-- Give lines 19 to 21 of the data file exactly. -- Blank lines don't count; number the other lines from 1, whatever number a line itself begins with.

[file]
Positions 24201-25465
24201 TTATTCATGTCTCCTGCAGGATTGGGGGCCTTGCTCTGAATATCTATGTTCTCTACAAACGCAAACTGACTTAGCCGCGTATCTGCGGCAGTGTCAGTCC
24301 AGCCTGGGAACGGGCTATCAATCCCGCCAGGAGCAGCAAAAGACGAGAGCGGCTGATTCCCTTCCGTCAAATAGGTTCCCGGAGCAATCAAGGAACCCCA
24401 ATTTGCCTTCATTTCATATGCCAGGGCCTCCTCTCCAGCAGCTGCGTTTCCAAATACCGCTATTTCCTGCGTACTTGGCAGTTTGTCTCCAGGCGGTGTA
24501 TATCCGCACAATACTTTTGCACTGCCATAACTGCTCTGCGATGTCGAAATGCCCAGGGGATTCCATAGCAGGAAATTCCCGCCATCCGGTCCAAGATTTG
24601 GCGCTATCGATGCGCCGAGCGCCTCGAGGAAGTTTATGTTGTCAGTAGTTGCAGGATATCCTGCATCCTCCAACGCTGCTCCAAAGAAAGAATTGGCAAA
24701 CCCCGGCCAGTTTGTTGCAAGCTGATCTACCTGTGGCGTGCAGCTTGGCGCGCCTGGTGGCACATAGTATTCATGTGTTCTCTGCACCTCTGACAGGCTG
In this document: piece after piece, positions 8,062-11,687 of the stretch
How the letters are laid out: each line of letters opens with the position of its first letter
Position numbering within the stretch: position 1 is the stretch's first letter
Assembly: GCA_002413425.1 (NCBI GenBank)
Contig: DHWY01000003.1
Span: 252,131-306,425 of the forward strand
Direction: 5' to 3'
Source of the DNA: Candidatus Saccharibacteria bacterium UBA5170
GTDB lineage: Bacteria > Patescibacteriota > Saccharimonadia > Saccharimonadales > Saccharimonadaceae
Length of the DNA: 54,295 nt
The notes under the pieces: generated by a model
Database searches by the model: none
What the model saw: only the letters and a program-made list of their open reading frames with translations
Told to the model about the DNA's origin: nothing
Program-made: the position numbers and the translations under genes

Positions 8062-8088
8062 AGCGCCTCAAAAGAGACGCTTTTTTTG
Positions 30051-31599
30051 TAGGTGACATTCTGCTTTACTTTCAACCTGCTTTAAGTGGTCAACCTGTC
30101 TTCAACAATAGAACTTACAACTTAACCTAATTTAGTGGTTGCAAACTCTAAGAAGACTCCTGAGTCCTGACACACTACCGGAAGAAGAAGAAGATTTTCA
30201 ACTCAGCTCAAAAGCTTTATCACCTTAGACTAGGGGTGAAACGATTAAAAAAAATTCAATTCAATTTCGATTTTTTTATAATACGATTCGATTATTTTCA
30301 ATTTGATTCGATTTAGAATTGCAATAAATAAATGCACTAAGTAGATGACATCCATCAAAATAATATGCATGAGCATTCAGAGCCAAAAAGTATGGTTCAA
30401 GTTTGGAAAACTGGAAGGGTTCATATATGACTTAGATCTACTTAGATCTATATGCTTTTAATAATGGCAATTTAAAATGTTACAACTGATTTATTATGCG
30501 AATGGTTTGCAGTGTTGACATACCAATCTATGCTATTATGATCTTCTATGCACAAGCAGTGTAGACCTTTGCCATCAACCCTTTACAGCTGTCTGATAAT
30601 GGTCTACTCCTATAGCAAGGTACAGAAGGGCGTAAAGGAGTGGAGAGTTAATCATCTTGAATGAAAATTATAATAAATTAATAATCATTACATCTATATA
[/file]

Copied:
Database searches by the model: none
What the model saw: only the letters and a program-made list of their open reading frames with translations
Told to the model about the DNA's origin: nothing